An official trailer has been revealed for Oscar-nominee Baz Luhrmann’s adaptation of the F. Scott Fitzgerald literary masterpiece, The Great Gatsby – featuring an all-star cast that includes Leonardo DiCaprio, Tobey Maguire, Carey Mulligan and Joel Edgerton, among others.

In short: based on the footage shown here, Luhrmann’s The Great Gatsby looks to be exactly what should have sprung to your mind upon first learning that the filmmaker responsible for titles like Romeo + Juliet and Moulin Rouge! was tackling a $150 million, 3D adaptation of the famous Fitzgerald novel.

Similar to how, with Moulin Rouge!, Luhrmann’s intention was to paint a portrait of Bohemian-era Paris that would resonate with contemporary audiences – it’s readily apparent that the co-writer/director’s interpretation of Great Gatsby will forgo an authentic representation of Jazz-age America. Instead, Luhrmann’s film will offer a sensationalized portrayal that makes it easier for modern-day moviegoers to immediately comprehend just how relatively glamorous the party-happy culture of the 1920s were (within the context of that time period, that is).

Just in case Maguire’s narration (from Fitzgerald’s original text) and the imagery of glistening skyscrapers and shimmering costumes – along with brief glimpses at the melodramatic storyline – was too subtle (*sarcasm alert!*): this trailer adds tunes by Jay-Z and U2 to better illustrate the point. It’s the same tactic employed by the recent Gangster Squad trailer, which likewise featured contemporary rap music to establish that period drama as something “hip” and “edgy.”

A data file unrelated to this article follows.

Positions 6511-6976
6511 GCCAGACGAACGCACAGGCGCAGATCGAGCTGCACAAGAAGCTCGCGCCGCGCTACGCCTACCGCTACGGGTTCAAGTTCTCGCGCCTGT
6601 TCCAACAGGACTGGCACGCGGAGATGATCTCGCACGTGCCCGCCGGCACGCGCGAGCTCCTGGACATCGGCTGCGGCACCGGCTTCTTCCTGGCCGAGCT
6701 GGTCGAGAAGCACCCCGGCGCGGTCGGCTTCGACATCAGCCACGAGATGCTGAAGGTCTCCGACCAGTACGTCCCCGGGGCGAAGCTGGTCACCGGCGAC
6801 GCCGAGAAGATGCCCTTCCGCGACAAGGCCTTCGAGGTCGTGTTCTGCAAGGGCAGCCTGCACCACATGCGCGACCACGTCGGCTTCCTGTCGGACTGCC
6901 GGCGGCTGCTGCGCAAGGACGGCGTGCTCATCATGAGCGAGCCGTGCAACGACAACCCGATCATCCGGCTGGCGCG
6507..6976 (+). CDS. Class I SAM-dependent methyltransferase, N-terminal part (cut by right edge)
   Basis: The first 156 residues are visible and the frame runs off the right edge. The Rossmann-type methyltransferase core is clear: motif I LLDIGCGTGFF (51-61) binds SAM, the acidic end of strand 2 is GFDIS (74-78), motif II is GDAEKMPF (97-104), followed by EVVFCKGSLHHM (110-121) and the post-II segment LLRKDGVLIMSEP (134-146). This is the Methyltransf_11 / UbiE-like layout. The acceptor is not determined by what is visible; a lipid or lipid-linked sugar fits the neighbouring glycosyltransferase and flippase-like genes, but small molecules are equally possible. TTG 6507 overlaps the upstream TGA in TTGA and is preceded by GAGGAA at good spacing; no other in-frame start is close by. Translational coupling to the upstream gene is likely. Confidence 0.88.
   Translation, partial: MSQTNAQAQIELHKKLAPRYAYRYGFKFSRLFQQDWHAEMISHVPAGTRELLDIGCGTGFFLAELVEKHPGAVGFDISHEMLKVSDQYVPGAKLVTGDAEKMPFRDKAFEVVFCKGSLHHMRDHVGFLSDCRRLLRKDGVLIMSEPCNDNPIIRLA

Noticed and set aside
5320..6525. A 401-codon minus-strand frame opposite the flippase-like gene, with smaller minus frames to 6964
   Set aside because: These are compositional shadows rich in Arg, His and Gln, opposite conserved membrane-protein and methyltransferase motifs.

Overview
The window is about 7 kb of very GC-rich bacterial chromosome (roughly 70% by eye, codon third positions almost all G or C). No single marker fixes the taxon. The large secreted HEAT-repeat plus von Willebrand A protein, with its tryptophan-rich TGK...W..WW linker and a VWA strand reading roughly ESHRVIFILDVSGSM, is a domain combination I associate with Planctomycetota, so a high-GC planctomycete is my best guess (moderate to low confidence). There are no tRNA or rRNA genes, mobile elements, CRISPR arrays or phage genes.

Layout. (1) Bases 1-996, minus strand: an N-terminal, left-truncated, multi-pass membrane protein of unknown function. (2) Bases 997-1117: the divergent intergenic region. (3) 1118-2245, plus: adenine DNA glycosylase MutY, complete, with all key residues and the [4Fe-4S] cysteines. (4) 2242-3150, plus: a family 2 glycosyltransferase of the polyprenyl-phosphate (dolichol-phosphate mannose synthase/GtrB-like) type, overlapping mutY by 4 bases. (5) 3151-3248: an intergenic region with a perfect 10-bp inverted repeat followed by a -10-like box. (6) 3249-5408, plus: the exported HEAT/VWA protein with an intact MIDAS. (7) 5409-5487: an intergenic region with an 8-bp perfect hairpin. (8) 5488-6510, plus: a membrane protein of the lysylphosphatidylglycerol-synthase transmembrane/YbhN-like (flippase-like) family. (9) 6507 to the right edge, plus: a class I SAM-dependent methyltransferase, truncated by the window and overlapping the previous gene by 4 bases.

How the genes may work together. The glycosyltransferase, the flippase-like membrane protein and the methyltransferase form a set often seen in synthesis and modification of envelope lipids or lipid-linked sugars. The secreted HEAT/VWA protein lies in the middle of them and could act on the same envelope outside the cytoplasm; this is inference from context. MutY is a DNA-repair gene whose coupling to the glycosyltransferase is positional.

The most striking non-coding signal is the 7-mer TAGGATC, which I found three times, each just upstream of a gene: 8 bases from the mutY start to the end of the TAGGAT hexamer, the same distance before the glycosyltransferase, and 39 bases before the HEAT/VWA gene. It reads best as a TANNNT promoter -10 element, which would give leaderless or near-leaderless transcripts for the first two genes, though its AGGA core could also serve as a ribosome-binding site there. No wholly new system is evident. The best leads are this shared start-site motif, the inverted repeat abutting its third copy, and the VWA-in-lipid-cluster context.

The main cast of ‘The Great Gatsby’

Commentary on Hollywood’s marketing trends aside – The Great Gatsby certainly looks visually-sumptuous, based on this early footage. Since it was shot in 3D, this film should also be worth checking out in that format. Luhrmann’s latest picture does not appear to be quite so bombastic as Moulin Rouge! in terms of camerawork and editing; hence, Great Gatsby may not prompt the sort of love/hate reactions the aforementioned jukebox musical does.

Of course, the million dollar question is: will The Great Gatsby prove to be less bloated than Luhrmann’s last picture, Australia (in terms of both story and style)? Fitzgerald’s original novel is a tale full of big emotions and soapy plot twists, which lends itself to Luhrmann’s theatrical approach – not to mention, the main cast all seem like great fits for their respective characters.

As it stands, this film seems destined to either be a massive success – or a spectacular failure.

We shall find out which is the case when The Great Gatsby arrives in theaters around the U.S. on May 10, 2013.

Source: iTunes Movie Trailers